07/17/2001 12:00AM

Strange days up north, down south


TUCSON, Ariz. - The French Renaissance playwright Moliere died 328 years ago, a bit too early to have enjoyed the sensuous pleasures of nailing a juicy trifecta or pick four, or of listening to the cacophony of a simulcasting parlor in full cry. He was, however, an astute handicapper, as he indicated in one of his plays when he wrote, "The world, dear Agnes, is a strange affair."

And getting stranger all the time, as recent actions of two divisions of the Horsemen's Benevolent and Protective Association illustrate.

Before bringing down the wrath of heaven (again) on my burdened shoulders, let me shout for the record that I think the HBPA is one of the worthiest organizations in the sport, doing great service for its members, and that its national spokesman, Bill Walmsley, is without question one of the most intelligent and reasoned leaders in racing.

There are, however, a few loose horses in his back paddocks.

In Ontario, the provincial division of the HBPA, under the guidance of president Larry Regan, has joined the Ontario Harness Horse Association in raising a defense fund for a horseman who was run out of New Jersey, banned in Ontario, and recently fined $350,000 and suspended for 10 years, as was one of his owners, for allegedly operating a shadow training scam. The Ontario Racing Commission, which levied the penalties, did so after a two-year investigation that produced 7,000 pages of evidence.

The HBPA's Ontario chapter and its harness counterpart justify their defense fund for the renegade on grounds of guaranteeing due process and constitutional rights for a member. Not mentioned was protecting due process for bettors at Woodbine, who were unaware they were betting on horses supposedly trained by one man, but actually trained by a man who is barred from racing in two of the largest racing jurisdictions, and tracks, on the continent.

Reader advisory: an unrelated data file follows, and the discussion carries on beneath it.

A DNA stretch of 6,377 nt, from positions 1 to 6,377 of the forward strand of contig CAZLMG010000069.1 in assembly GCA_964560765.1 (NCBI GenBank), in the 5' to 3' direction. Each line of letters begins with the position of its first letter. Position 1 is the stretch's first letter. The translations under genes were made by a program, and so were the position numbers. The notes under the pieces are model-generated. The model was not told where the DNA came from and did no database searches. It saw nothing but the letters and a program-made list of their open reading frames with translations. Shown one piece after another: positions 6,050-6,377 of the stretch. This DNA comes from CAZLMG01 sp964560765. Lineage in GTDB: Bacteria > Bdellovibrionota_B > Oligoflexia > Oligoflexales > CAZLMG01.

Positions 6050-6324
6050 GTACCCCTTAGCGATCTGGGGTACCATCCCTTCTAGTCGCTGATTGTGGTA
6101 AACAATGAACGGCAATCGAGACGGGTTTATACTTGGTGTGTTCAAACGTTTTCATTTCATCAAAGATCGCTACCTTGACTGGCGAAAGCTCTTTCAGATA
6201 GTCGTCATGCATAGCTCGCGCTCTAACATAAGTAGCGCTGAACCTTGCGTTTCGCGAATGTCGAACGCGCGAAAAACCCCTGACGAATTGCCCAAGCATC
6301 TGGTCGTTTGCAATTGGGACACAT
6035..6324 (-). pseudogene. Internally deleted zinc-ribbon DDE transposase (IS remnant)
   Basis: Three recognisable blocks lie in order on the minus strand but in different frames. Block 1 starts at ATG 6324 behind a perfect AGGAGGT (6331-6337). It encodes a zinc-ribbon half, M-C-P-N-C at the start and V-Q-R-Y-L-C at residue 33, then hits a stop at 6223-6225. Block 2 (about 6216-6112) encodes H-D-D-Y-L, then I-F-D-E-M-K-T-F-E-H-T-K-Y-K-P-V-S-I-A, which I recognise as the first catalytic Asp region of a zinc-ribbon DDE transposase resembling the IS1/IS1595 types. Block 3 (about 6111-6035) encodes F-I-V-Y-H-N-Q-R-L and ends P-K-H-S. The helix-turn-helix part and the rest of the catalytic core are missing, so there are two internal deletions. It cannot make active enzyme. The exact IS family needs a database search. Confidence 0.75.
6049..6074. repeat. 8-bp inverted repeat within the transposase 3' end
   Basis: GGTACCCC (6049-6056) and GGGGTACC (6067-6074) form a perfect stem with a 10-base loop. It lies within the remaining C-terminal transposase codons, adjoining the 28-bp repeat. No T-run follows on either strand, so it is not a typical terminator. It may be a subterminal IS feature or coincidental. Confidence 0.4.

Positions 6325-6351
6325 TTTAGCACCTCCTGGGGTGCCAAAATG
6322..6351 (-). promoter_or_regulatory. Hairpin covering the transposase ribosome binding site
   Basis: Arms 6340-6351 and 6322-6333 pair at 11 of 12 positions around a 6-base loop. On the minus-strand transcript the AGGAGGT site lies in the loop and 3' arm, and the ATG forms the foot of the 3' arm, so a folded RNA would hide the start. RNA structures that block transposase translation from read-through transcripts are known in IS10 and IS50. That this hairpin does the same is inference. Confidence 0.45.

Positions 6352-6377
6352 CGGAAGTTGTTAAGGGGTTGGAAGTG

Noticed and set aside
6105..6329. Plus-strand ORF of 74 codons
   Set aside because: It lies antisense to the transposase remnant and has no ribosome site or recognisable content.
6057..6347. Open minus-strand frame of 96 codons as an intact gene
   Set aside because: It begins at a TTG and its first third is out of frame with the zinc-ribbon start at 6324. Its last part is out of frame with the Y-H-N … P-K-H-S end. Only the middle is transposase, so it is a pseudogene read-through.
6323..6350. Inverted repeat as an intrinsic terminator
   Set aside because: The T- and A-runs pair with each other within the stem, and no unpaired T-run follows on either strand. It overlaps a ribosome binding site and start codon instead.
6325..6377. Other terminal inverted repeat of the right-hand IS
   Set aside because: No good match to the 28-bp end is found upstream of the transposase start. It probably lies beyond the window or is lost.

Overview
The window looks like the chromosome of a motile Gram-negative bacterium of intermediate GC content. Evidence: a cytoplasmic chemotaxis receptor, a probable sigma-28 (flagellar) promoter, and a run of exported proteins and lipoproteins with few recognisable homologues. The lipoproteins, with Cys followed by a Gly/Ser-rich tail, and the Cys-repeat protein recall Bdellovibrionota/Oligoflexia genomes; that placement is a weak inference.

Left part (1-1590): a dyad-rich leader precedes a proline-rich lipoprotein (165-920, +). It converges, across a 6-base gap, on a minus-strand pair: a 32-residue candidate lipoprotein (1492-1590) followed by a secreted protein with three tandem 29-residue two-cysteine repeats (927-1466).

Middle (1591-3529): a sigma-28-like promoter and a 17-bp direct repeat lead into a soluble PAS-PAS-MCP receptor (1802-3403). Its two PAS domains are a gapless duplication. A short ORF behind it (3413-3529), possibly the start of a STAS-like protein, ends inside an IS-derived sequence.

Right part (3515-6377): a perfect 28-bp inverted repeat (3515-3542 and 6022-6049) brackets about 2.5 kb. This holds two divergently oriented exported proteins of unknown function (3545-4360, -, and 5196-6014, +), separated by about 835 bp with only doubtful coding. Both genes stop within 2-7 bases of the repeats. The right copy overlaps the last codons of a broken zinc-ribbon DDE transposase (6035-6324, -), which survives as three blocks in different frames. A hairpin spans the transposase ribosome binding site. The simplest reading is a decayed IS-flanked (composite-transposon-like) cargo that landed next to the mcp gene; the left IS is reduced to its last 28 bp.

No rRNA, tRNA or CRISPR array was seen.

Another concern, not voiced by the Ontario HBPA or OHHA but printed in an Ontario racing publication, was that the fines were too severe. "Horsemen Spooked by Big Fines," was the magazine headline.

Addressing that, two comments: If you're honest, you have nothing to fear regardless of how big the fines are; and if you're dirtying up the sport, a fine of a million dollars and life suspension might be an even more appropriate penalty.

Down in the Bluegrass, meanwhile, in the beating heart of American racing, Moliere's observation was being borne out once again.

The Kentucky chapter of the HBPA has asked the racing commission to table the nomination of one of the nation's leading racing chemists, Dr. Richard Sams of Ohio State University, to oversee Kentucky medication policies because he is not a veterinarian and - equally or perhaps far more important - because he is not a Kentuckian.

Letting someone who is not a member of the club, and worse is from out of state, look over the shoulders of the University of Kentucky's Tom Tobin as he helps formulate Kentucky medication policies is a bit more than the Bluegrass boys can handle. The HBPA's Kentucky president, Dr. Alex Harthill, made that abundantly clear. After advancing the argument that while Sams was unquestionably among the leaders of his profession as a chemist but is not a veterinarian and thus "not qualified to judge the pharmaceutical effects of medications on the horse" - a questionable premise at best, since they test substances on race horses at Ohio State - Harthill warmed up to the gist of his letter.

He wrote, "Has there been a search process conducted, prior to naming Dr. Sams? It would appear that there may well be qualified candidates in Kentucky, thereby eliminating the need to hire someone outside the State, who may not be familiar with the nuances of Kentucky's therapeutic medication program." You got that right, doctor. Nuances is quaint, but it is the correct word.

The imagery is almost too bizarre to conjure, but I can see the picture now: The Bluegrass HBPA meets in solemn session. The lights dim. Marty Maline gives the invocation. And Alex Harthill leads the group in singing "My Old Kentucky Home."